In a nondescript commercial park on the outskirts of Las Vegas, a large cryogenic stem cell storage facility is ready to accept your baby’s blood. Cord Blood America in Las Vegas is one of dozens of private cord blood banks in the United States that, for a fee, will store stem cell-rich blood taken from a newborn baby’s umbilical cord.
Over one hundred thousand families save or donate cord blood annually, in the hopes it will one day provide medical help to their child or someone else.
“My vision is within the next 10 years we’ll see organizations like this develop into cellular therapy labs,” said Dr. Geoffrey O’Neill, vice president of CorCell, the subsidiary company that runs Cord Blood America’s Las Vegas facility. It’s beginning to happen now in countries like China and Mexico, he says.
...Reality is different. Leukemia, bone marrow failure, immune deficiency, metabolic diseases and sickle cell anemia — the diseases cord blood is typically needed for — require transplants of healthy cells. The cord blood of a child with leukemia would also carry the disease.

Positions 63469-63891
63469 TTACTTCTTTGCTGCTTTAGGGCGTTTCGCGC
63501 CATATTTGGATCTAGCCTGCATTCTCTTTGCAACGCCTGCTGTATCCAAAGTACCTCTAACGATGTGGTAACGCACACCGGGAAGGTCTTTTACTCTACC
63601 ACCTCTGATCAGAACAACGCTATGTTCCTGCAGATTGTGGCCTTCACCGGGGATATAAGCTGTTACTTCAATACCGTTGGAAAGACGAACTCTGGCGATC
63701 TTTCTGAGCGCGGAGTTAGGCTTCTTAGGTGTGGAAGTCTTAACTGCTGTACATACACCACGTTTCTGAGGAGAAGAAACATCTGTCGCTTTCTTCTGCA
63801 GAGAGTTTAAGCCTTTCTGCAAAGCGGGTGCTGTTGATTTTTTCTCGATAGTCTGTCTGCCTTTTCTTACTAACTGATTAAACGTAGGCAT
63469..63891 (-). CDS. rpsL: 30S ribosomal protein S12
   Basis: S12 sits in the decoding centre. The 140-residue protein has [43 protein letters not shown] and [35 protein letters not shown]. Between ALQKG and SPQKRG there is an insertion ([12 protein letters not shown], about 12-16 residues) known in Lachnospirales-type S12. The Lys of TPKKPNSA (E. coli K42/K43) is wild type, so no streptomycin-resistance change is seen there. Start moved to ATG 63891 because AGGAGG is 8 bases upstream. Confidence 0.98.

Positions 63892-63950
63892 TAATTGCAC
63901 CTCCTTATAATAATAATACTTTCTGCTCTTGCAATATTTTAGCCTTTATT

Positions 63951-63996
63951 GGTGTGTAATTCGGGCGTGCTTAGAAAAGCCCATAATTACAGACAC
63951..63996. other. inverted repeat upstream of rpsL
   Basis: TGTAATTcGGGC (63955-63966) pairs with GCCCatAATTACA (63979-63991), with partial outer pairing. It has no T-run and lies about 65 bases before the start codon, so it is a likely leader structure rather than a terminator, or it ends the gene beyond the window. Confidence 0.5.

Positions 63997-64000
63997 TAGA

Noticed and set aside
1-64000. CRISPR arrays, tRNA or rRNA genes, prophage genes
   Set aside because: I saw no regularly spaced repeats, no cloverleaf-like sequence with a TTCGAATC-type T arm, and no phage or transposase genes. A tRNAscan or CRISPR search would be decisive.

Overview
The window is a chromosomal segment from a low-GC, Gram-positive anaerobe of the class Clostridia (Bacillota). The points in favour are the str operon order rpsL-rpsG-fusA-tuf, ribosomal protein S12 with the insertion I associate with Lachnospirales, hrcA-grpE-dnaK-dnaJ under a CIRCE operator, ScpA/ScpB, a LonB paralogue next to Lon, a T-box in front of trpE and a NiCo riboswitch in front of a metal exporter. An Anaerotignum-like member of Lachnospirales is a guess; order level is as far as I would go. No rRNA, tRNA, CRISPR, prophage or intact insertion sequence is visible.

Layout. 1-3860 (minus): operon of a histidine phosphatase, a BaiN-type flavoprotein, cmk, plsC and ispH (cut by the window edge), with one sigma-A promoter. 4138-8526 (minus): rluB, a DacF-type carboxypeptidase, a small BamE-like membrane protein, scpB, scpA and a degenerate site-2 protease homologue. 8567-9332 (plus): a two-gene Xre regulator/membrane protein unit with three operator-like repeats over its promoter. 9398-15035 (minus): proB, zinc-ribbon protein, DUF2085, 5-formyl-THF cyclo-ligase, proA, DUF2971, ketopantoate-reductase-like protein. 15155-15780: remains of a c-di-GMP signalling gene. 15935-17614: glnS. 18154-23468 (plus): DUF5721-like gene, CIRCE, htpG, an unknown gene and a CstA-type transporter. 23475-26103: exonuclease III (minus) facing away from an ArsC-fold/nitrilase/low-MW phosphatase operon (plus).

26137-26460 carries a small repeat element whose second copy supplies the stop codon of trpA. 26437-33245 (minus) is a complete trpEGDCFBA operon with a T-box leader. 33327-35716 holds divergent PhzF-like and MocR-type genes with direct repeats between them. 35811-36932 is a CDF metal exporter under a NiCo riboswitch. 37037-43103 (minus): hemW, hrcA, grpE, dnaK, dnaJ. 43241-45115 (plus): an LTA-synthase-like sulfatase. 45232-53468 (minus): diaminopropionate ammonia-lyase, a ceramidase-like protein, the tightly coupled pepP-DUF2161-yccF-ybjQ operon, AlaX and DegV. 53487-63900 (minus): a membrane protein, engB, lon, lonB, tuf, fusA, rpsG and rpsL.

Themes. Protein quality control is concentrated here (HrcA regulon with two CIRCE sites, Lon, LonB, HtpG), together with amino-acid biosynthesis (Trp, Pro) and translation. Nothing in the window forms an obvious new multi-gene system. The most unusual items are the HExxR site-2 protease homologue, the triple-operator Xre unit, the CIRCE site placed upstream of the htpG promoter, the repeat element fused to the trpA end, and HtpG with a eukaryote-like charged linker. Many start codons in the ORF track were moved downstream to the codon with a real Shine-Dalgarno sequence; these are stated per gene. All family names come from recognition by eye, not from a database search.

“If you have the money, and you want to bank your child’s own cord blood, you’re essentially investing in one of two things,” said Dr. Joanne Kurtzberg, director of the Duke Pediatric Bone Marrow and Stem Cell Transplant Program. “One, the possibility that another child in your family will need that cord blood, and that it matches. Or two, that somewhere in the future there will be new developments and new uses for your child’s cord blood — say in regenerative medicine or cell therapy. But to date, none of those exist.” While a few rare diseases, such as multiple myeloma and lymphoma, use stem cells taken from a patient’s own body, the chances of a child having these are vanishingly small.
...Parents pay $2,075 for the kit, courier fees and one year’s storage. CorCell charges a $125 annual storage fee after that. Some insurance companies offer discounts. CorCell has been in business for six years and stores about 30,000 samples; Geoffrey O’Neill, the vice president, says he recalls seven or eight samples being pulled for use. A CorCell customer service representative later estimated this at 25 to 30 samples. [30,000 / <30 = <1 in 1000 = <0.1%]
Inside the Cord Blood America facility, quotes painted on the walls are the first thing to capture the visitors’ attention: “The entire history of science is a progression of exploded fallacies,” proclaims Ayn Rand on one wall. “Do or do not, there is no try,” says Yoda on another. On another wall, Micky Rooney offers some advice: “You always pass failure on the way to success.”